The conflicting demands of his double life came to a head at graduation, in June 1972. He was awarded a scholarship to attend the University of Tanzania, where he could become more directly involved in third-world political and social activities. "But I wasn't sure whether I really wanted to continue working in politics," he says, "or whether I wanted to become more contemplative and introspective." He put off this decision by taking a job in the office of New Jersey Public Defender Stanley Van Ness, where he worked on penal-reform projects, while also taking lessons in Vedic philosophy at the Hare Krishna temple in New York City. "It gave me a chance to scrutinize the different polarities in myself, the political and the spiritual."

Favors believed that Hare Krishna devotees were following the original Vedic teachings more closely than any other sect, but he was not convinced yet that he wanted to commit himself to a totally spiritual life, nor was he sure the Hare Krishnas would be the right choice for him. "The first time I saw a Hare Krishna," he says, "was up in Harvard Square at a football game. It was very cold, and a group of them were standing on the corner chanting. I looked at them and thought, 'This is the epitome of absurdity.' I presumed they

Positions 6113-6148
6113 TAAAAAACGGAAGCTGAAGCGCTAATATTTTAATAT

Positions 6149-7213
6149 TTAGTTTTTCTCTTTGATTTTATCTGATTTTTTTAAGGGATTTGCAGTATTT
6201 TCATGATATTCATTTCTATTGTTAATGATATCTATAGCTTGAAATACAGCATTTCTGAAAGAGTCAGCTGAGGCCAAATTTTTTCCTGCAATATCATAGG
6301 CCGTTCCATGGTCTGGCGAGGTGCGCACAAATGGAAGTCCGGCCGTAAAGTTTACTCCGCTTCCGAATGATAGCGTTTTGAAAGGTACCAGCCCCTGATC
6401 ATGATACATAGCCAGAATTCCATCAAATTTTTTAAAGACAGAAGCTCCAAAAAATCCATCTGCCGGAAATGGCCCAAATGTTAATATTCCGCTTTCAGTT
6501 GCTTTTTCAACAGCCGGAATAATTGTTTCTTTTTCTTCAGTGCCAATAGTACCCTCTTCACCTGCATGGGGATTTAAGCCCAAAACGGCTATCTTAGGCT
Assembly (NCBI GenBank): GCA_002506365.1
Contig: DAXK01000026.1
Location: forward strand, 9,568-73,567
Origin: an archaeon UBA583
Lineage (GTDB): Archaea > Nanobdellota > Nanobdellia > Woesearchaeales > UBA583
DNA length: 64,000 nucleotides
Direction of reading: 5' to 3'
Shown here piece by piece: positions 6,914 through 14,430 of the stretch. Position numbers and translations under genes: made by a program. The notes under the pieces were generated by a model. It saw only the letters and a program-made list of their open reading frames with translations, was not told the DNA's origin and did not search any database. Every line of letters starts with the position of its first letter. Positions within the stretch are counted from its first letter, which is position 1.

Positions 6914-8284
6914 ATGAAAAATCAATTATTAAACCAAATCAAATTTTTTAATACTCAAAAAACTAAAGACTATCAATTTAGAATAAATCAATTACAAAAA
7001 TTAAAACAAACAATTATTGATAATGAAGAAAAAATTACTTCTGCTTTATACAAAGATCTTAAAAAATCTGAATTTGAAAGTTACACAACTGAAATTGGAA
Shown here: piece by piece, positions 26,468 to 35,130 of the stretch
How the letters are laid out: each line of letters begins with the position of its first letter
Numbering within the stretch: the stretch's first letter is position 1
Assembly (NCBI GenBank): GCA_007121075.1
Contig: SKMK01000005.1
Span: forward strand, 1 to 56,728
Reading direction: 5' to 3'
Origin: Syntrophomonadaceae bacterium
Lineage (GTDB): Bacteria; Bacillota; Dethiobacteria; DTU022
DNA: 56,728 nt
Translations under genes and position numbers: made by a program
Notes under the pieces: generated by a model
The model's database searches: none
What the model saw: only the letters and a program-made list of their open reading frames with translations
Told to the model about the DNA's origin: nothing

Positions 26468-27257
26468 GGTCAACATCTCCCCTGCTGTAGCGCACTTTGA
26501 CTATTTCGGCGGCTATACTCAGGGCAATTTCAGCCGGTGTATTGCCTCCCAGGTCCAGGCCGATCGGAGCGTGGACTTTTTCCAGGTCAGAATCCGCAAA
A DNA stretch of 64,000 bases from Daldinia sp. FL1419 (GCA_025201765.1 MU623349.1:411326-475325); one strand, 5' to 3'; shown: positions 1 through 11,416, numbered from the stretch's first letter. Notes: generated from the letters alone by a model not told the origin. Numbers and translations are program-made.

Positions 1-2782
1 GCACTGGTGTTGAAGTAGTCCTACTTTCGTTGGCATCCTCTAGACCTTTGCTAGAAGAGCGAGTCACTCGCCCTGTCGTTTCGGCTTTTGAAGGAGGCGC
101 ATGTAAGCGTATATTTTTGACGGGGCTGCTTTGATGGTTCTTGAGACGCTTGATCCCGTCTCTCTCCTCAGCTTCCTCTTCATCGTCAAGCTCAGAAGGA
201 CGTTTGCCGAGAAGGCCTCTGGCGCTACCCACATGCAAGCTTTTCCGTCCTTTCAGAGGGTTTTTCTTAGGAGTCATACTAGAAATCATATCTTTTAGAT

were rich white students just out looking for some different kind of drug or alternate experience. But when I passed by again two hours later, they were still on the corner chanting in the cold. I knew then there was something extraordinary about them. Years later I was shocked to find that those people ringing cymbals and playing drums in the street possessed an intense philosophy about God."

Though Favors was doing quite well financially, and felt his job directing prison programs was an important one, he still was dissatisfied. After working with Van Ness for a year he decided to leave. "He knew I was a little unusual," Favors says, "because I would go to parties and never drink or eat meat. I told him that I was becoming a member of a religious organization, and that we had a school in Dallas where I was being called to do some teaching. It was an unusual situation. Just overnight I knew I had to leave. I knew at that point my whole life was going to change. I gave all my possessions away. I took a razor and shaved my head. The next morning I got on a plane and went to Dallas."